Easter bombings: PSC to charge ahead despite opposition from JO | Sunday Observer

Easter bombings: PSC to charge ahead despite opposition from JO

Members of the PSC. Pic: Sulochana Gamage
Members of the PSC. Pic: Sulochana Gamage

The next session of the Parliamentary Select Committee (PSC) appointed to investigate the Easter Sunday bombings will reconvene on Tuesday (04). The PSC has decided to summon Senior DIG, Criminal Investigation Department (CID) Ravi Seneviratne, the former DIG, Terrorist Investigation Division (TID), Nalaka Silva, CID Director SSP Shani Abeysekera and Director TID, SSP W.S.E. Jayasundera.

History was made last Wednesday when Parliamentary Select Committee proceedings were opened to the media for the first time, on a directive by Speaker, Karu Jayasuriya. Proceedings were live telecast on the parliament website and also on PEO TV Channel 91 before being suddenly interrupted while the second witness before the Committee, Chief of National Intelligence Sisira Mendis was giving evidence. The proceedings were conducted like a US congressional hearing, which are completely open to the public except if witnesses request to testify on camera.

The PSC has been tasked to investigate any lapses and make recommendations to the Speaker within the next three months. Its interim report is to be submitted within two weeks. The PSC will also look into the allegations made against Minister of Industry and Commerce Rishad Bathiudeen against whom the Joint Opposition (JO) has brought a motion of no confidence.

The main opposition has also decided to opt out of membership in the PSC, claiming that the sittings are a threat to national security. JO frontliner Wimal Weerawansa went so far as to urge security sector officials not to testify before the PSC unless the live telecast of proceedings are halted. Ironically, JO members were signatories to the proposal to set up the Select Committee to investigate the Easter attacks, with approval granted for the Committee to discuss any national security issues.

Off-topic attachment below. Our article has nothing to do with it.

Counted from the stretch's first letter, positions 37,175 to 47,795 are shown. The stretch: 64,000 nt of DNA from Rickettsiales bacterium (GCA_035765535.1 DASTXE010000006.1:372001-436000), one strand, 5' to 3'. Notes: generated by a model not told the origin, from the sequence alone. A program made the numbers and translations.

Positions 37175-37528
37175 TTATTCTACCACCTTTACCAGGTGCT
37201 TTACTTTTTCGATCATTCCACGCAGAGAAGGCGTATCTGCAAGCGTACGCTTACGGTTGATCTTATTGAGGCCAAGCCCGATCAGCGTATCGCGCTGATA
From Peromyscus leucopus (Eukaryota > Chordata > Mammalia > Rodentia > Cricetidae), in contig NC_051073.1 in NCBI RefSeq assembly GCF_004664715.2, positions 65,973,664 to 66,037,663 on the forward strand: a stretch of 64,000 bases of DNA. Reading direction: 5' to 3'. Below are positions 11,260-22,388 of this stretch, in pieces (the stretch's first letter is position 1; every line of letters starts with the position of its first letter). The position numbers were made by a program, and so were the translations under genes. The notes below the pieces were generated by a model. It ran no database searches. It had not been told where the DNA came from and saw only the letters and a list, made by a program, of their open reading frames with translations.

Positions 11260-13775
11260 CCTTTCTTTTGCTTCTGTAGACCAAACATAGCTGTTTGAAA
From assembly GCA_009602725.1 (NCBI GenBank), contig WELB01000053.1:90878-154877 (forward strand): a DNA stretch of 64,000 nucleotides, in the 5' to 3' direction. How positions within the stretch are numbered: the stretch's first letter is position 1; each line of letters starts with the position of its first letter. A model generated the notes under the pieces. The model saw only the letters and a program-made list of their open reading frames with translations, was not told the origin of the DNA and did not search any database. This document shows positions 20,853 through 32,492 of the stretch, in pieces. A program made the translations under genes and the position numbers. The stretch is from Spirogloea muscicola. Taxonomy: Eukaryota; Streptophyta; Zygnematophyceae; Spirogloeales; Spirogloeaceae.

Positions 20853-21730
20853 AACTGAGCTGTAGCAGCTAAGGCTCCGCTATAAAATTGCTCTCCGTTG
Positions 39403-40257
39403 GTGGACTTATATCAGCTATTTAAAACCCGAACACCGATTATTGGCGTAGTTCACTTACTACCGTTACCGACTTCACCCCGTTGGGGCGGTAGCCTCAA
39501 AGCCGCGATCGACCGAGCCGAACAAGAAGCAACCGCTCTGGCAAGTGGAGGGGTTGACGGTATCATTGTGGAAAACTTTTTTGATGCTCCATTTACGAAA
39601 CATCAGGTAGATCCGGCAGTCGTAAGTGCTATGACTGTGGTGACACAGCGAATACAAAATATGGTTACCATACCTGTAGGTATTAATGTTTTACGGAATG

However PSC members have insisted on how important it is for the proceedings to be transparent, a new step for the Sri Lankan Parliament, where opposition lawmakers have long voiced support for oversight committee sittings to also be open to the media.

JVP Parliamentarian and PSC member Dr.Nalinda Jayatissa told the Sunday Observer it was the Parliament which granted permission to open the PSC proceedings to the media and the PSC was appointed with the consent of all political parties represented in Parliament. The document to set up the PSC was signed by all political parties including MP Udaya Gammanpila and some other JO MPs.

“Actually, the PSC process is a sort of postmortem. In a postmortem, we should ascertain what has really gone wrong,” Jayatissa told the Sunday Observer, explaining that the PSC sittings have no impact on future security operations.

“Any person giving evidence before the Committee has an obligation not to divulge information publicly which he or she believes could threaten national security,” the JVP MP added.

Witnesses have full discretion to decide what they wish to say with the media present, Dr Jayatissa explained. No member of the PSC would force a witness to testify.

In any event the issues will soon be public since the former IGP who was sent on compulsory leave and others have filed Fundamental Rights petitions. When these cases are litigated, all the facts will be in the public domain since courtroom sittings are public.

The JVP PSC member said that the whole country already knew who serves as the Chief of National Intelligence. “This is a simple internet search. It is not as if the PSC is summoning intelligence operatives to testify,” he added.